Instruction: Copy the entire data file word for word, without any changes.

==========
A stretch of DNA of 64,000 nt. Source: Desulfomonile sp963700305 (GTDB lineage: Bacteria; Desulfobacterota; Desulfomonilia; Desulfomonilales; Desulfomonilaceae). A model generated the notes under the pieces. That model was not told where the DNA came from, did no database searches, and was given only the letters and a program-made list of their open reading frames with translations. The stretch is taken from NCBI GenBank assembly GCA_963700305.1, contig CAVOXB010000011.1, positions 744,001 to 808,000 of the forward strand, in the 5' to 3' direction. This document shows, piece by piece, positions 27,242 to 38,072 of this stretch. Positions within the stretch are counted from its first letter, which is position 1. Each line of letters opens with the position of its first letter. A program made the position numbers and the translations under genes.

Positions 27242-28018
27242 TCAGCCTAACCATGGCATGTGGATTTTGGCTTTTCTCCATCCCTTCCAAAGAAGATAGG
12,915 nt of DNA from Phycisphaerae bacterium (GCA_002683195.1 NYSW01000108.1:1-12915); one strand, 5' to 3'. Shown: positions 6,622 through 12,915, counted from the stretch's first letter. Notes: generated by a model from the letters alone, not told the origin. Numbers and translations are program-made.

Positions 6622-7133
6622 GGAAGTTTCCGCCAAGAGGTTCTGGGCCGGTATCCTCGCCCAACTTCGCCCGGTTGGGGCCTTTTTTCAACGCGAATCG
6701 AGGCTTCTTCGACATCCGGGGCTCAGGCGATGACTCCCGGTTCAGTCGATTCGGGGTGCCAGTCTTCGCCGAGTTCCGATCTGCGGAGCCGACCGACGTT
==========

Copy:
A stretch of DNA of 64,000 nt. Source: Desulfomonile sp963700305 (GTDB lineage: Bacteria; Desulfobacterota; Desulfomonilia; Desulfomonilales; Desulfomonilaceae). A model generated the notes under the pieces. That model was not told where the DNA came from, did no database searches, and was given only the letters and a program-made list of their open reading frames with translations. The stretch is taken from NCBI GenBank assembly GCA_963700305.1, contig CAVOXB010000011.1, positions 744,001 to 808,000 of the forward strand, in the 5' to 3' direction. This document shows, piece by piece, positions 27,242 to 38,072 of this stretch. Positions within the stretch are counted from its first letter, which is position 1. Each line of letters opens with the position of its first letter. A program made the position numbers and the translations under genes.

Positions 27242-28018
27242 TCAGCCTAACCATGGCATGTGGATTTTGGCTTTTCTCCATCCCTTCCAAAGAAGATAGG
12,915 nt of DNA from Phycisphaerae bacterium (GCA_002683195.1 NYSW01000108.1:1-12915); one strand, 5' to 3'. Shown: positions 6,622 through 12,915, counted from the stretch's first letter. Notes: generated by a model from the letters alone, not told the origin. Numbers and translations are program-made.

Positions 6622-7133
6622 GGAAGTTTCCGCCAAGAGGTTCTGGGCCGGTATCCTCGCCCAACTTCGCCCGGTTGGGGCCTTTTTTCAACGCGAATCG
6701 AGGCTTCTTCGACATCCGGGGCTCAGGCGATGACTCCCGGTTCAGTCGATTCGGGGTGCCAGTCTTCGCCGAGTTCCGATCTGCGGAGCCGACCGACGTT